Mike C.

Mike C.

from MO
Story #694
“My dad is a sinner?” The very thought that this question which I whispered to myself could even possibly be true rattled my nine-year-old image of my father as he walked down the aisle while my grandmother simultaneously shocked me with a shouted “Praise God” from the far end of our pew. Great-Uncle John, my mother’s family patriarch from Kentucky, was preaching the biannual revival meeting in our home church, and for the first time in my life, I was beginning to confront and process the fact that I was a sinner, destined for an eternity in Hell and that Jesus had literally died on a cross to save me and to claim me for His own for eternity. However, for the moment, my own spiritual awakening was abruptly aborted as I watched my dad walk to the front of our church and kneel in prayer beside our pastor. If my father needed Jesus, I quickly concluded, then I certainly did.

I literally cannot recall a time when my mother did not have me and my younger brother in church Sunday morning, Sunday evening and Wednesday evening along with required attendance at Sunbeams, Vacation Bible School, Royal Ambassadors, complemented by a recurring motif of gospel singings, ice cream socials, fish fries and potluck suppers. My childhood was as fully embedded in our local Baptist church as naturally as riding bikes, catching fire-flies and taking extra-long baths on Saturday nights. I was a good boy, primarily, because I didn’t have a choice. If so, then, how could I possibly be a sinner? I stood frozen in time as Dad walked down that church aisle and fell to his knees in prayer.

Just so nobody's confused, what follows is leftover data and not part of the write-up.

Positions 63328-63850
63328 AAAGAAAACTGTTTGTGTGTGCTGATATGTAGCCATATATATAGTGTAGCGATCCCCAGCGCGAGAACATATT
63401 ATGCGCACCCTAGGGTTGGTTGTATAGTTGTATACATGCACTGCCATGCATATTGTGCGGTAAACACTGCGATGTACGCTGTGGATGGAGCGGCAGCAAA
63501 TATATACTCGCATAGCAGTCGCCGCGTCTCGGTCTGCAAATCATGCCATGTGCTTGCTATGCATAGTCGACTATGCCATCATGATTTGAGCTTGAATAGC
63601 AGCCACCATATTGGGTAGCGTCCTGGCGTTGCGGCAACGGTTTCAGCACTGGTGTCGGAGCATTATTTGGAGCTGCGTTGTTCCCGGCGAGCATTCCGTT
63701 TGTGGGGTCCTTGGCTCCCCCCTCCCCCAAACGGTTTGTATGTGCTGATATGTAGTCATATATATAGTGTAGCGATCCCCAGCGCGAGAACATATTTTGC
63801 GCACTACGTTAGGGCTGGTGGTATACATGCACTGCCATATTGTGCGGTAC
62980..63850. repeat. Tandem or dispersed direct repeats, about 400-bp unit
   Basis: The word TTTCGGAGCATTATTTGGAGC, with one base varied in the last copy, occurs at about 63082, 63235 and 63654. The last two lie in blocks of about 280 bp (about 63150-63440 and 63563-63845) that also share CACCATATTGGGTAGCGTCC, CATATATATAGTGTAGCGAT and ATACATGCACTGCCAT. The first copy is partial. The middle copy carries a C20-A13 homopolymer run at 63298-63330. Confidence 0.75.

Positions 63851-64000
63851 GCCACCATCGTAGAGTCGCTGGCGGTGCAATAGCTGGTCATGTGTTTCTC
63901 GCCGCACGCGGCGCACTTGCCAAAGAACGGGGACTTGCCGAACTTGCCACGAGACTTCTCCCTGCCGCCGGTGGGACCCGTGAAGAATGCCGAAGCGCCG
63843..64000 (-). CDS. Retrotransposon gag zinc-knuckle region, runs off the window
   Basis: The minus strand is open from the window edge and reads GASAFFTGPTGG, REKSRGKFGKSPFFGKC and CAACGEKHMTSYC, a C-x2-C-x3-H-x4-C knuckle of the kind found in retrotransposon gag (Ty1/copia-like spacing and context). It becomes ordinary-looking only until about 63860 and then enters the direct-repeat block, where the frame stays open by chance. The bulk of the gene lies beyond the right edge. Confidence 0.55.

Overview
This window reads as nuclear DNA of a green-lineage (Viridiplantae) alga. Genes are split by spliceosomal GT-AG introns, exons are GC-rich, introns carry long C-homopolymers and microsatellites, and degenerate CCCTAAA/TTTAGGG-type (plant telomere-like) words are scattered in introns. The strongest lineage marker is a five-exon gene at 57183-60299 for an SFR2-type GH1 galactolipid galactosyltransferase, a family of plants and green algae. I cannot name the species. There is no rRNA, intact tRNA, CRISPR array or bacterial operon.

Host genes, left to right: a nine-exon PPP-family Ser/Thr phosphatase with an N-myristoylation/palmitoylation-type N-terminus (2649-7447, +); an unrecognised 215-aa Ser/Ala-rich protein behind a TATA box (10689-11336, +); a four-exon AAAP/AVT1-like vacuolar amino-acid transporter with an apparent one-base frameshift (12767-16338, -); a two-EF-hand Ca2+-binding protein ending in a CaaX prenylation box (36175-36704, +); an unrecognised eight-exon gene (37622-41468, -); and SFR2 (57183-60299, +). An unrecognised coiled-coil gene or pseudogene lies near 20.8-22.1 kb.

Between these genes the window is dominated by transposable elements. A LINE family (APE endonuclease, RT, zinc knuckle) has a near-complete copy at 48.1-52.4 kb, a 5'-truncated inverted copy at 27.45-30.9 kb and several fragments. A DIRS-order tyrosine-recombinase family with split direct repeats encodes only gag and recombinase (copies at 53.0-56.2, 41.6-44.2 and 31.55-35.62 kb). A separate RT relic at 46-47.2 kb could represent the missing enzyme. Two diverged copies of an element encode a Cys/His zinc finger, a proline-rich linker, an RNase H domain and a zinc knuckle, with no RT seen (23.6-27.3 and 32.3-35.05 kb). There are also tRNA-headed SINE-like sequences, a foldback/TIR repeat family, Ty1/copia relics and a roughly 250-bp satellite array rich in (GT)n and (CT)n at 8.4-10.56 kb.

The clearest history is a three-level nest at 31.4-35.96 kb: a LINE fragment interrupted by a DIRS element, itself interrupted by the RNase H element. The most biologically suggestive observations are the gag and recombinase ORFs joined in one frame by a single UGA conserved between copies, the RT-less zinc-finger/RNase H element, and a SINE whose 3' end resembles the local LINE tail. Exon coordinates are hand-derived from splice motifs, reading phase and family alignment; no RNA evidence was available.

Weeks later, on the last day of Vacation Bible School, it was my turn to walk down that same aisle and take our pastor’s hand. Later that very June afternoon, Pastor invited me to have a bottle of Pepsi with him on the front steps of the parsonage as he calmly, yet forthrightly, explained that Dad and I were both sinners from the day we were born and in need of repenting of our sins and asking Jesus to forgive us and save us for eternity. Soon thereafter, just like my dad, I was baptized in celebration of my profession of faith in Jesus Christ and welcomed into full fellowship of our church.
The transformation I experienced the moment I professed my faith in Jesus at the altar of our church on that summer Saturday morning is as real to me today-now almost fifty years later-as it was the moment I realized, that like Dad, I, too, was a sinner and wanted to believe in Christ Jesus. Since that day, all I have done and all I have become in my life have been of secondary importance to having invited Jesus Christ to transform my life for eternity.